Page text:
Investing in circular solutions
To fast-track our transition to a circular economy, Sustainability Victoria (SV) is providing businesses with the funding, tools, expertise and networks they need to innovate for sustainability.
SV’s investment of $7.6 million in 23 circular businesses and 11 innovation projects is laying the foundation for systemic change that targets the root causes of our waste problems.
By 2030, these programs are projected to boost Victoria’s waste processing capacity by over 1 million tonnes and cut waste generation by over 600,000 tonnes each year.
Investigations are now underway to determine if this oil can be used in health supplements or premium dog food, creating a value stream from what was once considered waste.
Deakin’s Dr Brendan Holland said the funding from SV was crucial to the success of the project.
“While we might have the chemistry knowledge, we would normally be limited to a certain number of experiments or trials,” Brendan says.
“But with government support, we were able to design and purchase new equipment that’s not commercially available, which in turn meant we could try out a few different designs.
“Before Sustainability Victoria, we had the process working in the lab at a one-litre capacity. The funding meant we could purchase new equipment to operate on a 200-litre scale.
“In terms of trying to commercialise the product, it enabled us to connect with some experts in that area as well.”
Brendan says the equipment they designed as part of this process will have a role to play in future experiments involving other oils and apple waste.
“The work we’ve done under this project is definitely transferrable,” Brendan says.
“It’s not just a one-off in our eyes; it’s something we plan to use in similar initiatives that are taking food waste and creating something of greater value.”
Another circular project to receive funding from SV is led by Deakin University in partnership with Humble Bee Bio.
Together, they have developed a bee-inspired polymer which could replace synthetic yarn like polyester in the production of textiles, reducing the release of microplastics into our environment.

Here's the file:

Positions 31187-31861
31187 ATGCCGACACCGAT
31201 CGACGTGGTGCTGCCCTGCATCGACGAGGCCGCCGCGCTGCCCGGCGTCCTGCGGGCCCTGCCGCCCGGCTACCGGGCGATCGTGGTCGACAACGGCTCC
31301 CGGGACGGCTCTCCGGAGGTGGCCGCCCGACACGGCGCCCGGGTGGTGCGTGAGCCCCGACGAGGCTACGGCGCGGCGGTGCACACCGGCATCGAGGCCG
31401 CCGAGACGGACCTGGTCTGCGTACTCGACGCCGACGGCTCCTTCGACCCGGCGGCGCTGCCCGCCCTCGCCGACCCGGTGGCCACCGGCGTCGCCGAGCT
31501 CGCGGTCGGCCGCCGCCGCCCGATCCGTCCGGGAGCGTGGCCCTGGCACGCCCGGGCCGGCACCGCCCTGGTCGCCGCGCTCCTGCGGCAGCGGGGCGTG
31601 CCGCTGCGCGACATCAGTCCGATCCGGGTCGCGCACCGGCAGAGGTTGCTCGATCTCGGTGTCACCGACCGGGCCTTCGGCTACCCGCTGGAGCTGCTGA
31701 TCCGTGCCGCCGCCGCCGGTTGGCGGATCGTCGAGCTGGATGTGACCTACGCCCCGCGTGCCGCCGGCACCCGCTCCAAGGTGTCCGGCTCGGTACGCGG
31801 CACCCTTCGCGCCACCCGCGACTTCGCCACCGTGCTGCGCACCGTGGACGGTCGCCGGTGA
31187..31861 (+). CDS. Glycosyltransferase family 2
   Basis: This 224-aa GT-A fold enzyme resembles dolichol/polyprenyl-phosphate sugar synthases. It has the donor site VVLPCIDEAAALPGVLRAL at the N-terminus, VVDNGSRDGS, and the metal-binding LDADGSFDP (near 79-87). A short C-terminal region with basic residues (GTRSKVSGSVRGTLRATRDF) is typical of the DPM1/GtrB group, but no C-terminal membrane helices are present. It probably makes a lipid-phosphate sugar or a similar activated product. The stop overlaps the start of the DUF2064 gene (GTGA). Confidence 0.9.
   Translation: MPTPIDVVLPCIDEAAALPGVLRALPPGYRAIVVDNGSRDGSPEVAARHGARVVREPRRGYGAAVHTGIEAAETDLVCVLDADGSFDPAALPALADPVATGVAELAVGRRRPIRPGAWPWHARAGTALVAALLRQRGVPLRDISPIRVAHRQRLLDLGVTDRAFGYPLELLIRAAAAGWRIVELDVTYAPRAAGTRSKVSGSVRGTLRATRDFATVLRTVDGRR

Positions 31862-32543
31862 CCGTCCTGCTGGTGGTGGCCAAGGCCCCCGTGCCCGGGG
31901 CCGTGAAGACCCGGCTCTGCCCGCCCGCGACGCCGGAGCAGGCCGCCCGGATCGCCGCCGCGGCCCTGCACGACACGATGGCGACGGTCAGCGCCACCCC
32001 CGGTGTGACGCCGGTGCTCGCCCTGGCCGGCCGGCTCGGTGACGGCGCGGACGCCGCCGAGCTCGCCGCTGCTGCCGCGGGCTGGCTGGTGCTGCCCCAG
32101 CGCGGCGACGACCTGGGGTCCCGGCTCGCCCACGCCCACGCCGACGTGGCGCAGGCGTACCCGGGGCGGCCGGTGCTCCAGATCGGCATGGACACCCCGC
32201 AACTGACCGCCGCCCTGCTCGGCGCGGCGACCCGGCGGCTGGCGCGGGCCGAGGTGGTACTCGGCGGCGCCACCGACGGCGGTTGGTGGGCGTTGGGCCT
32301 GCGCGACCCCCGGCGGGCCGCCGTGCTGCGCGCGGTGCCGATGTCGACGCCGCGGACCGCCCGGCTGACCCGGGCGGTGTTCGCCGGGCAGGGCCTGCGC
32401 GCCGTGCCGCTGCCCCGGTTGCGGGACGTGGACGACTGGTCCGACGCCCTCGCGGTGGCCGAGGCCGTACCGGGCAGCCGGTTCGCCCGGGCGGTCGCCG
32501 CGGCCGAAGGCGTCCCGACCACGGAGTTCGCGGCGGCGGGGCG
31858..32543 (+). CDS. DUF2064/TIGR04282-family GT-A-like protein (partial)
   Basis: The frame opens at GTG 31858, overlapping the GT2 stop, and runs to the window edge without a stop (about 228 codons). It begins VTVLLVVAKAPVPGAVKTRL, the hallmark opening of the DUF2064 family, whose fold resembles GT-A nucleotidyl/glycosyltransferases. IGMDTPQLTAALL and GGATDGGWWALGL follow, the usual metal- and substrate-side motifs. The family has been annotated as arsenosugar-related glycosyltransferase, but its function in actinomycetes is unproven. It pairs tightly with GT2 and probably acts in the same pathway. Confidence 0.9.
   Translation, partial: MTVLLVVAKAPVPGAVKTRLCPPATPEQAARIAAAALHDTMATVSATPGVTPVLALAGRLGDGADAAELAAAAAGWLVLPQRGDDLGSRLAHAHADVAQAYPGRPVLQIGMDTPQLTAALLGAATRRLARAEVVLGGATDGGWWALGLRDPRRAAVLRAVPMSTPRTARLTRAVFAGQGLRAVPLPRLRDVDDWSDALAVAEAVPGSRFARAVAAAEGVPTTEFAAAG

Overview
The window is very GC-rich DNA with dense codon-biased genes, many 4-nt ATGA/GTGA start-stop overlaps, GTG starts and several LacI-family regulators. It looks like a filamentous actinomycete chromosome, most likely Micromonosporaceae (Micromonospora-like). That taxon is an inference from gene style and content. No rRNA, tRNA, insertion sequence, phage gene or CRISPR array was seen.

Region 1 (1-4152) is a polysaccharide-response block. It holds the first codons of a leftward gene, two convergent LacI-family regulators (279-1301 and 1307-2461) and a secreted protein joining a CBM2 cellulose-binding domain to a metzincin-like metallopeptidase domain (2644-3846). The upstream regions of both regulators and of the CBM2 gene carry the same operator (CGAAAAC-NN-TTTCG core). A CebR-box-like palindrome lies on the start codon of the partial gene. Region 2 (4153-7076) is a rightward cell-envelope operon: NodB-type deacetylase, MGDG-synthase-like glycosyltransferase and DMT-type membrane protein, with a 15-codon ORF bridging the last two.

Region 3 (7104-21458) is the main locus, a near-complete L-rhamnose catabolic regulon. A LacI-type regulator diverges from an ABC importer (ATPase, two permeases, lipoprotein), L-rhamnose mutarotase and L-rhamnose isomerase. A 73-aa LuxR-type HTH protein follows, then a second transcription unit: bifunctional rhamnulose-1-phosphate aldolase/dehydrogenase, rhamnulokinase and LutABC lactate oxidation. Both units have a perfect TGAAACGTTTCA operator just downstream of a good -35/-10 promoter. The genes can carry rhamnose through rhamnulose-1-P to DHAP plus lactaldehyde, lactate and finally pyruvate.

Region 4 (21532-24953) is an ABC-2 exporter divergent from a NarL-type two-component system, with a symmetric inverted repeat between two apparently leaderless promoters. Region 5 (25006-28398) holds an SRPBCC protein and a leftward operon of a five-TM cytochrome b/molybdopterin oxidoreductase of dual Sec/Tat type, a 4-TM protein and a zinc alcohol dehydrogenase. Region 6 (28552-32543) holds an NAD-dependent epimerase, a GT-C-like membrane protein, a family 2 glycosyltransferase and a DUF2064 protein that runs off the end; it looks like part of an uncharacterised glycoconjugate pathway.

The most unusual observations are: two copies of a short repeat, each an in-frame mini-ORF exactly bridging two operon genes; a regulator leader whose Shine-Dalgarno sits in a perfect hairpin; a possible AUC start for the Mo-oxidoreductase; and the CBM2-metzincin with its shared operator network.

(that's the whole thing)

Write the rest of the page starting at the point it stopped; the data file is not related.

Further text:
SV’s circular economy expert Florian van den Corput says the widespread use of polyester fibres in textiles makes recycling difficult.
“As well as shedding microplastics, these plastics obviously require fossil fuels to make,” Florian says.
“This project focuses on existing technology and how renewable fibres can be mass produced in a way that is useful to designers and apparel companies.
“This pragmatic approach is exactly what’s needed to really make a difference, and to pave the way for polyester to be fully replaced by renewable alternatives in the future.”
D5 Building Group has also been supported by SV. In partnership with Villette, they’re delivering a modular housing ecosystem that reduces both waste and cost, aiming to solve the ongoing challenges of housing demand and affordability.
According to Florian, traditional construction materials like concrete can be difficult to reuse in a circular economy.
“This is where D5 Building Group and Villette are really showing their capability to innovate,” Florian says.
“By developing custom connector designs and movable building components for flexible, modular residential homes, they’re reducing construction waste, keeping homes relevant for longer, and also contributing to the growing need for affordable housing.
“It’s real innovation in action!”
These projects are examples of the innovation required to accelerate circular business practices. Circularity is still new, and it can be difficult for businesses to get started without relevant knowledge, expertise or financial support.
Government support is required to kickstart this transition, which is where SV’s Circular Economy Business Innovation Centre (CEBIC) comes in.
CEBIC is currently the only government program in Australia that specifically targets innovation for a circular economy.
In collaboration with the projects it supports, CEBIC is contributing to cutting Victoria’s waste generation by 15% per capita and halving Australia’s food waste by 2030.
Join us at Circularity Live where we’ll take a look at what else is happening Victoria as well as other states across Australia in the circular economy space.
And if you’d like to keep up to date with these projects and more, subscribe to the monthly CEBIC newsletter.